Another enticing aspect of this net is that it comes with a throwing aid belt and illustrated instructions.
Fitec Super Spreader Cast Net: Fitec's super spreader cast nets come in a wide variety of sizes ranging from 4-ft radius up to a radius of 9-ft. The mesh size is standard for every net size: ⅜-inches. Nets that are sized under eight ft come with free throwing aids. The weight of the lead per radius foot is ¾-inches. Its qualities include clear monofilament netting and test braille lines weighing 80lbs. It also has a 20ft long poly hand line and a triple-tied lead line. The Fitec super spreader cast nets work the best in shallow water or wherever you require a lightweight net. It sinks at a faster rate and is easy to cast. Each cast net includes a detailed instruction manual with the product.
Big Gulp 12ft Cast Net: Big Gulp nets are known for their quality handmade products that are made of soft and supple monofilament. They are known for their long-lasting quality and easy-to-throw features.
The 12ft net comes with the standard ⅜-inch mesh size. The weights are spread equally with 1.5 lbs of weight per foot. Construction-wise, the net has a six-panel built. The leads are marble-shaped and work well as far as faster sinking is concerned. The test braille lines weigh 100 lbs. It also has a double lead line and a 32 ft long hand line with a brass swivel. The product comes packed in a 3.5-gallon bucket with a lid and qualifies for free shipping.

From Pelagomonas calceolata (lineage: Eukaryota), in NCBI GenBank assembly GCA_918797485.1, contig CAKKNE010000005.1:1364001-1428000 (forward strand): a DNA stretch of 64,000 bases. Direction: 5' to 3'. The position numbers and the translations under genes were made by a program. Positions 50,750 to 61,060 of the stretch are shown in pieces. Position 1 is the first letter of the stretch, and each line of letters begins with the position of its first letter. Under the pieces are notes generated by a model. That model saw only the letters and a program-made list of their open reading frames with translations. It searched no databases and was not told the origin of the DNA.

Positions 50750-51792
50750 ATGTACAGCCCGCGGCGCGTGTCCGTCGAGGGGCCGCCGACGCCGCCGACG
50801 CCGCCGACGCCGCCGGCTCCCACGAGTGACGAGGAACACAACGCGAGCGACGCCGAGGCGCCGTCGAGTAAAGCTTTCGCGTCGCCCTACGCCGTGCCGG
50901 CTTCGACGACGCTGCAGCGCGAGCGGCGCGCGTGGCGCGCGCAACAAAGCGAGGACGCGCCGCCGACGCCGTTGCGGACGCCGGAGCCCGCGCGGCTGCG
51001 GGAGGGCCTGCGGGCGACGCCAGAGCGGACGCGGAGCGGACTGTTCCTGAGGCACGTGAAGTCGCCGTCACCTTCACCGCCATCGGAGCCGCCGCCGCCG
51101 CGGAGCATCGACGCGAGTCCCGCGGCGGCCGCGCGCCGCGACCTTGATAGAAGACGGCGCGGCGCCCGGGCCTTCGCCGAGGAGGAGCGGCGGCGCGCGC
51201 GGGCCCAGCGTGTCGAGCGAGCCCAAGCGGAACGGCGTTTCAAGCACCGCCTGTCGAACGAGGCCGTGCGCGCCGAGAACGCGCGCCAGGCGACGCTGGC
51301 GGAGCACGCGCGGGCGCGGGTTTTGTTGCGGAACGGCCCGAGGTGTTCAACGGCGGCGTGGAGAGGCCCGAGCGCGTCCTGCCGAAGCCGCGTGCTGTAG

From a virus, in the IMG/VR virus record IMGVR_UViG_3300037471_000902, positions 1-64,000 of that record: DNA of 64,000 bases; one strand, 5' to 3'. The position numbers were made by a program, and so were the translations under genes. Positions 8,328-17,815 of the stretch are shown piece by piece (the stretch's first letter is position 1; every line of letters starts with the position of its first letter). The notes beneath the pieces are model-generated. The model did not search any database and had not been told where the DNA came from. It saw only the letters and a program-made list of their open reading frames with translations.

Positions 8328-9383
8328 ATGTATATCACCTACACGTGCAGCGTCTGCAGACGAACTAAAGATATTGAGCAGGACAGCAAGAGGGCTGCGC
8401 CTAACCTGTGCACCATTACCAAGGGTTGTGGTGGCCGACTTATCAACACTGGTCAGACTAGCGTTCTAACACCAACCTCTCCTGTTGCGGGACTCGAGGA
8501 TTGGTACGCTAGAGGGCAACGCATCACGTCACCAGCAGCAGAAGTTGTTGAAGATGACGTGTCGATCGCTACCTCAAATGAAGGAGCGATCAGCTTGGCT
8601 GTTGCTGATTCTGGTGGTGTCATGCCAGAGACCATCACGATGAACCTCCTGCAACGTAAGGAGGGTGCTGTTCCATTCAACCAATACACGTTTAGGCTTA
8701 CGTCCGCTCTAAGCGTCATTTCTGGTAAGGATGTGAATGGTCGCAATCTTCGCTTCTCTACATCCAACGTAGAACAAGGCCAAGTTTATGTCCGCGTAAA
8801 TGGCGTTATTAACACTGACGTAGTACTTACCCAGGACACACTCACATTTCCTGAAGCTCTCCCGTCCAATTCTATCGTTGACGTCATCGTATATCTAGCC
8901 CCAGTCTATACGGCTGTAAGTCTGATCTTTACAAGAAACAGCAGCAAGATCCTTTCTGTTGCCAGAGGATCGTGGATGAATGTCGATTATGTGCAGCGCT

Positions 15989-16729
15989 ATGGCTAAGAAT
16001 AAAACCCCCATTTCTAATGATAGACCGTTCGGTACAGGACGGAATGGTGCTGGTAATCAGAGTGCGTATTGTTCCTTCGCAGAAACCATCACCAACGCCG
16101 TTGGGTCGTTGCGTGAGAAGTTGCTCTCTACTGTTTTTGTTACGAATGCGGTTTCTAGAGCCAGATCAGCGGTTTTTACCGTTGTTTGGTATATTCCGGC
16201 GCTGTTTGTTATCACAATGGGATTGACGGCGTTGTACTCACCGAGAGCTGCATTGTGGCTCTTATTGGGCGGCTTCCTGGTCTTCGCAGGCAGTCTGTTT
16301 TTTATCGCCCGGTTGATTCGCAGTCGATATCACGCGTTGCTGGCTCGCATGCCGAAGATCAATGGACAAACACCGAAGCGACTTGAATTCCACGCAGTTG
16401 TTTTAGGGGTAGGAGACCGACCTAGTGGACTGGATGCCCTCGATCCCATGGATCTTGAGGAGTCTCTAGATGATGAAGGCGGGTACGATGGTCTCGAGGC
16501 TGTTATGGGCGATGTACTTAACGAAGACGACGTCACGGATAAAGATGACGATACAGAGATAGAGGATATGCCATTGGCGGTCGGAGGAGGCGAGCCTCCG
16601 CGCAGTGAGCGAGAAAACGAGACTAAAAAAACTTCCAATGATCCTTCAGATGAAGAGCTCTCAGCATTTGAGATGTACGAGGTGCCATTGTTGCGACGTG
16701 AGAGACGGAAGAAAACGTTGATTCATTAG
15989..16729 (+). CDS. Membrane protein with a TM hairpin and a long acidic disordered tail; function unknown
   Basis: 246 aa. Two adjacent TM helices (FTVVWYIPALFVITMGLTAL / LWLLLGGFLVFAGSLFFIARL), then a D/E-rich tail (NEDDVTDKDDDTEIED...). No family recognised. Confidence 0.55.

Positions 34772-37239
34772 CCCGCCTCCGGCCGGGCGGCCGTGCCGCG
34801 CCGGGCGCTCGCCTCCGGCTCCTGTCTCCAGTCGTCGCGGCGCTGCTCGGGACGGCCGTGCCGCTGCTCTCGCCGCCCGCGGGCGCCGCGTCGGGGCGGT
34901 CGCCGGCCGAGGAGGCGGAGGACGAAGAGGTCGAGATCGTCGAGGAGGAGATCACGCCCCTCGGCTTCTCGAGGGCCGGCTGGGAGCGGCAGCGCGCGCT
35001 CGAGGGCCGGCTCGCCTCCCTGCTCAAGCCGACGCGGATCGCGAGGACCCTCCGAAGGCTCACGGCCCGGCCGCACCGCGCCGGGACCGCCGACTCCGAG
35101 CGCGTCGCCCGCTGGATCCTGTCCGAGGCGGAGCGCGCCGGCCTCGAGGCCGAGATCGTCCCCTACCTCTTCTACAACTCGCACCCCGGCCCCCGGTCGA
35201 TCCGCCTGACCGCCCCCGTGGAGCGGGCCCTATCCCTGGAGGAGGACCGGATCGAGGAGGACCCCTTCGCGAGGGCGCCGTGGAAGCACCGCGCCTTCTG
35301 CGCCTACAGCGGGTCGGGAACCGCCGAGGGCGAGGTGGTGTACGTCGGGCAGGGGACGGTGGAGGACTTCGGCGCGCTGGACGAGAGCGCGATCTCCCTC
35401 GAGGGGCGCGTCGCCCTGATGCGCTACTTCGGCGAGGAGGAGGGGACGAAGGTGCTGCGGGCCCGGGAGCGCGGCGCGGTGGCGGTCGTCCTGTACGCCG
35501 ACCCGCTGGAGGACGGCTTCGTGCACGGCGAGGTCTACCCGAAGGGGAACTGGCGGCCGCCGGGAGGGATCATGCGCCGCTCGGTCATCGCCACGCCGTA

Bait Buster Professional Grade Cast Net: The Bait Buster professional-grade cast nets come in the standard mesh size of ⅜-inches. In terms of the net radius, the available varieties are 5, 6, 7, 8, 9, 10, and 12-ft radius. The material is monofilament, and the lead weighs 1.5 lbs per foot. It has a poly braided hand line.
Betts 8 PM Old Salt Mono Cast Net: The package comes in dimensions of 6.5" X9.5" X6.75". The nets are of eight ft size and weigh 9 lbs. It is among one of the most popularly used cast nets in the industry. It comes in a reusable utility box with a detailed instructions manual.
The Triple Load Cast Net Throw For a 10Ft Cast Net
The Loading Process: The most crucial aspect of a successful throw is knowing how to have the proper hold. It is also known as the loading process. A good handle requires the knowledge of proper sectioning. Let us first start with the top section.
The Top Section Hold: For a proper top section hold, put all the rope in your left hand and loop it around your wrist. For a smaller hand, it is recommended that you make larger loops. The bigger the coils, the less you will have to hold in your hand.